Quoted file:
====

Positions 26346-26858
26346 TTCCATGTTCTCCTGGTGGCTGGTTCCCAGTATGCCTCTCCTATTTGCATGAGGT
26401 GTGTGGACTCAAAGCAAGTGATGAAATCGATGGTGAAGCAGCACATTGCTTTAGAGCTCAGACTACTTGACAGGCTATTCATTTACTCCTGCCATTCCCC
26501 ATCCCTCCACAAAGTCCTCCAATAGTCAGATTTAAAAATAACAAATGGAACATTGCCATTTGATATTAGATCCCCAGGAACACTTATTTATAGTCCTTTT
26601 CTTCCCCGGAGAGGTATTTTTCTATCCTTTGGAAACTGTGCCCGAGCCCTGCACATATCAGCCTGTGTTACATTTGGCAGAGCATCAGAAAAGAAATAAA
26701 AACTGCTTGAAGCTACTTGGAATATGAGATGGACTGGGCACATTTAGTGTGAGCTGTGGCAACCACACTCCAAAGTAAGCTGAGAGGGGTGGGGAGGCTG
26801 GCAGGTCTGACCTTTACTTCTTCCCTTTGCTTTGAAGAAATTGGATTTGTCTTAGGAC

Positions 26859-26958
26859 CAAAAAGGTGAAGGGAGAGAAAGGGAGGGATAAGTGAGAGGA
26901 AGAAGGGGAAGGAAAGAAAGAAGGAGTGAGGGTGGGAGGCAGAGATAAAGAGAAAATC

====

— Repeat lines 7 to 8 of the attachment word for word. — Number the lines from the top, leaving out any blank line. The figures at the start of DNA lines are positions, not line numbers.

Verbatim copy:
26801 GCAGGTCTGACCTTTACTTCTTCCCTTTGCTTTGAAGAAATTGGATTTGTCTTAGGAC

Positions 26859-26958